California is hardly a vast, undifferentiated info-cornucopia. Rather, it's a two-tier study in economic polarization. The state's working poor are disproportionately black and Hispanic, sinking steadily out of reach of the gleaming prosperity that reporters seem to think simply pours out of any Californian VDT screen at the push of a button.

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And it's not as if the French are strangers to globalization and market reforms. Cohen notes the French's snotty cultural repugnance for a unified European currency, but never mentions the more immediate reasons that the French might be hostile to the consolidation of the European bloc of the new global economy. In 1995 Prime Minister Alain Juppi tried to force-feed a host of social-service rollbacks to French citizens and labor-contract cuts to transportation workers, justifying them as measures required by the Maastricht Treaty of unification, which stipulates that signatory nations must have balanced budgets by 1999. Somehow, the affected parties managed to shake off their torpor long enough to stage a series of strikes that paralyzed the country.

Nor does Cohen mention that France's dismal 13 percent unemployment rate ("more than double the rate of the United States," he intones grimly) is nearly identical to Germany's -- despite Chancellor Helmut Kohl's market-happy embrace of the European Union and the Germans' inveterate passion for all things technological. Then there's England, where the Conservative Major government is desperately keen on Maastricht and all it implies -- and is all but certain to fall to the country's first Labour majority in 18 years. Spain, meanwhile, is on track to meet its Maastricht deadline, but despite this concession to the global economy, its unemployment rate is a hardly inspiring 22 percent.

Perhaps France's defenders of the welfare state are not quite as "Out of Touch and Out of Ideas" as the Times would like us to think. The French are far from the only Europeans to question whether the shiny bounty of high-tech globalization will usher in a millennial era of commerce, information and social peace. Nor is it exactly the case, as Cohen argues, that "rapid technological innovation, radical strategic shifts, the Internet and the global market have contributed to an optimistic mood in the United States." Someone should tell the Times about not-altogether-immigrant-friendly politicians Pat Buchanan and Ross Perot. And come to think of it, didn't some big newspaper run a two-week series on corporate downsizing not that long ago?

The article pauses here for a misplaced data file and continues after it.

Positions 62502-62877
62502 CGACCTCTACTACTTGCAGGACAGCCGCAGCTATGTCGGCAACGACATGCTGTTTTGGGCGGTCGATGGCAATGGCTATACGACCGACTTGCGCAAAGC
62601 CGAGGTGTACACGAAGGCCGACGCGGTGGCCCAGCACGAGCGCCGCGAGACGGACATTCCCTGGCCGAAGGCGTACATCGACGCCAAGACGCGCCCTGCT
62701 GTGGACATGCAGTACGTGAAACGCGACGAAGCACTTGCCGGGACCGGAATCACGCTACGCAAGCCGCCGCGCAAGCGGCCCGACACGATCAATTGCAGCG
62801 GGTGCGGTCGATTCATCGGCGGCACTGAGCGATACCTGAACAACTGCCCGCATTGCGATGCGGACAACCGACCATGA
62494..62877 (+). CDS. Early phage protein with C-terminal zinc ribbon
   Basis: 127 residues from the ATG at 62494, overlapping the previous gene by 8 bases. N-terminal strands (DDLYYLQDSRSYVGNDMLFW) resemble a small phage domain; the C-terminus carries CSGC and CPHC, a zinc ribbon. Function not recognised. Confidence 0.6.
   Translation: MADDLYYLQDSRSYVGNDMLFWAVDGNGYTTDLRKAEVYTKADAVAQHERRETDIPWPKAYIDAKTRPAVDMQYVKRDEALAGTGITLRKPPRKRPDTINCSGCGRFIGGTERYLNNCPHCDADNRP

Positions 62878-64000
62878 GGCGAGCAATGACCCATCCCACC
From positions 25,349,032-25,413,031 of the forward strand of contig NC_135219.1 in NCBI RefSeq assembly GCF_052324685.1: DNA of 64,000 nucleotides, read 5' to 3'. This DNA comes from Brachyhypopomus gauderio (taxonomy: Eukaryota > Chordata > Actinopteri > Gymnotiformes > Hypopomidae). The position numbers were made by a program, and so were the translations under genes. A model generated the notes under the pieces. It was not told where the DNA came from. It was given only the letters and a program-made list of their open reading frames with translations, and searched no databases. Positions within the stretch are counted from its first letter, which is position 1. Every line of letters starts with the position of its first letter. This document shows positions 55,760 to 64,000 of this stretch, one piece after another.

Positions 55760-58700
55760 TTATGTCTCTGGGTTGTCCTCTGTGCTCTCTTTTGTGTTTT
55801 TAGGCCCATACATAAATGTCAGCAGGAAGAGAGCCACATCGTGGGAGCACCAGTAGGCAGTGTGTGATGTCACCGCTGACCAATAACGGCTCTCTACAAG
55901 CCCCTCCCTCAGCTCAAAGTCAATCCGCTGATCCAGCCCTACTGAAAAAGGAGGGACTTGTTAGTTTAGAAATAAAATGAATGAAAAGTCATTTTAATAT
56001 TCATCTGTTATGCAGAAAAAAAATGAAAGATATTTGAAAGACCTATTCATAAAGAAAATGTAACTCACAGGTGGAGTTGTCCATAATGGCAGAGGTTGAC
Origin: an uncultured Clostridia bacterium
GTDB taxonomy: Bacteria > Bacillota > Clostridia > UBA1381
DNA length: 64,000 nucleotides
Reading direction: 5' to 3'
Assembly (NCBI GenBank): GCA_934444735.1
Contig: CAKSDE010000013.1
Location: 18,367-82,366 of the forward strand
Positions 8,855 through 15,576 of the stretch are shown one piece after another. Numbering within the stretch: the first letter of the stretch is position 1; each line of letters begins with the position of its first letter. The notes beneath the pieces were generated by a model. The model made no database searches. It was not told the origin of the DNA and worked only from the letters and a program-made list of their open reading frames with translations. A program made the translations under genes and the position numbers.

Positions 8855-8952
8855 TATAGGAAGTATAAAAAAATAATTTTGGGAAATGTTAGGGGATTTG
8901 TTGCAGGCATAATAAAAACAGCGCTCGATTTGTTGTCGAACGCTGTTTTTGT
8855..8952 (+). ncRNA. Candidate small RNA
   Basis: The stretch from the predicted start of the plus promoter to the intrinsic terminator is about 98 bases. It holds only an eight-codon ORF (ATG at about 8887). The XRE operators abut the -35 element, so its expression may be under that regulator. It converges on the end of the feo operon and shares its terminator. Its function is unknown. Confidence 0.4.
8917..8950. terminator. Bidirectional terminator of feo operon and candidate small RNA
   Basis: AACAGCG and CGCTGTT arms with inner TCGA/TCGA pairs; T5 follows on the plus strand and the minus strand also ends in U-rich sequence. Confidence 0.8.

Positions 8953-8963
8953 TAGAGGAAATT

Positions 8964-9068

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The logic of the global market creates at least as much fragmentation and instability as it does opportunity. Economic borders and national "identity," no matter how parochial their defenders, have become powerful forces of social consolation amid the chronic upheavals and shifting migratory patterns of global industries and financial markets. As beguiling as it may be to blame such impulses on the benighted cultural quirks of the French, doing so makes about as much sense as Le Pen's own hate-filled campaign to demonize Algerian immigrants.

Not that I'm totally down on this California thing. (Having lived some years in the Golden State before fleeing to the East, I'm a sort of Californian export myself.) But couldn't we work out a cultural exchange instead? It would do the world all sorts of good to quarantine Jean Baudrillard in, say, Bakersfield. And I'd dearly love to see Michael Eisner sent to the home of EuroDisney, where he'd undoubtedly come in for the kind of culture-wide scorn -- and high tax bracket -- he so richly deserves. There's only one non-negotiable demand: Plastic Bertrand stays right where he is.


Chris Lehmann